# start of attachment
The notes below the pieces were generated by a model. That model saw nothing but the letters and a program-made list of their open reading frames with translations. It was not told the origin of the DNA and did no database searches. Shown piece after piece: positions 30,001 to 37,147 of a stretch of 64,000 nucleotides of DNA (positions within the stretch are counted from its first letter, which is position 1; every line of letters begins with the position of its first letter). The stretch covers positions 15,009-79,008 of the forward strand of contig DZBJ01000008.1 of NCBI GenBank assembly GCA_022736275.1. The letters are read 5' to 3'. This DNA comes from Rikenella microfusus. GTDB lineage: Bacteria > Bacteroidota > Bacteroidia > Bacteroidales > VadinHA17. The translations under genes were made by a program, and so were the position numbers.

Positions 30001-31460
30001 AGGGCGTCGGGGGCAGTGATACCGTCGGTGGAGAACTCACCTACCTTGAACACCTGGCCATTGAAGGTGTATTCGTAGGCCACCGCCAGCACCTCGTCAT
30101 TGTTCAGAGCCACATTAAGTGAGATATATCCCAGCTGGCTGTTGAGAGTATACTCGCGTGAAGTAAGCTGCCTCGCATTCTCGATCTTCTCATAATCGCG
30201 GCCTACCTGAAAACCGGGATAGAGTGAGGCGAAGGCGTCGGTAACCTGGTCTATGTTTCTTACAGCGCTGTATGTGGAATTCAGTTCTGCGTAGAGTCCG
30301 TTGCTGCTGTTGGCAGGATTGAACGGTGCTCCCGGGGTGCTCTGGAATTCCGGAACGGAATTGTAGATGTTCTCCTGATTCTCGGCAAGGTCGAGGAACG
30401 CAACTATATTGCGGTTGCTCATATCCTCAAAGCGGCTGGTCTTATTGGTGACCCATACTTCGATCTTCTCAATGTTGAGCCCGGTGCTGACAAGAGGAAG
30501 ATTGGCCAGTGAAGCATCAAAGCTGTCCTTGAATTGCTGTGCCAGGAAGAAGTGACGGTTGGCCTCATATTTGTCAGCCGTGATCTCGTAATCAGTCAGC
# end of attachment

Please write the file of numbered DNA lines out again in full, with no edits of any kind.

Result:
The notes below the pieces were generated by a model. That model saw nothing but the letters and a program-made list of their open reading frames with translations. It was not told the origin of the DNA and did no database searches. Shown piece after piece: positions 30,001 to 37,147 of a stretch of 64,000 nucleotides of DNA (positions within the stretch are counted from its first letter, which is position 1; every line of letters begins with the position of its first letter). The stretch covers positions 15,009-79,008 of the forward strand of contig DZBJ01000008.1 of NCBI GenBank assembly GCA_022736275.1. The letters are read 5' to 3'. This DNA comes from Rikenella microfusus. GTDB lineage: Bacteria > Bacteroidota > Bacteroidia > Bacteroidales > VadinHA17. The translations under genes were made by a program, and so were the position numbers.

Positions 30001-31460
30001 AGGGCGTCGGGGGCAGTGATACCGTCGGTGGAGAACTCACCTACCTTGAACACCTGGCCATTGAAGGTGTATTCGTAGGCCACCGCCAGCACCTCGTCAT
30101 TGTTCAGAGCCACATTAAGTGAGATATATCCCAGCTGGCTGTTGAGAGTATACTCGCGTGAAGTAAGCTGCCTCGCATTCTCGATCTTCTCATAATCGCG
30201 GCCTACCTGAAAACCGGGATAGAGTGAGGCGAAGGCGTCGGTAACCTGGTCTATGTTTCTTACAGCGCTGTATGTGGAATTCAGTTCTGCGTAGAGTCCG
30301 TTGCTGCTGTTGGCAGGATTGAACGGTGCTCCCGGGGTGCTCTGGAATTCCGGAACGGAATTGTAGATGTTCTCCTGATTCTCGGCAAGGTCGAGGAACG
30401 CAACTATATTGCGGTTGCTCATATCCTCAAAGCGGCTGGTCTTATTGGTGACCCATACTTCGATCTTCTCAATGTTGAGCCCGGTGCTGACAAGAGGAAG
30501 ATTGGCCAGTGAAGCATCAAAGCTGTCCTTGAATTGCTGTGCCAGGAAGAAGTGACGGTTGGCCTCATATTTGTCAGCCGTGATCTCGTAATCAGTCAGC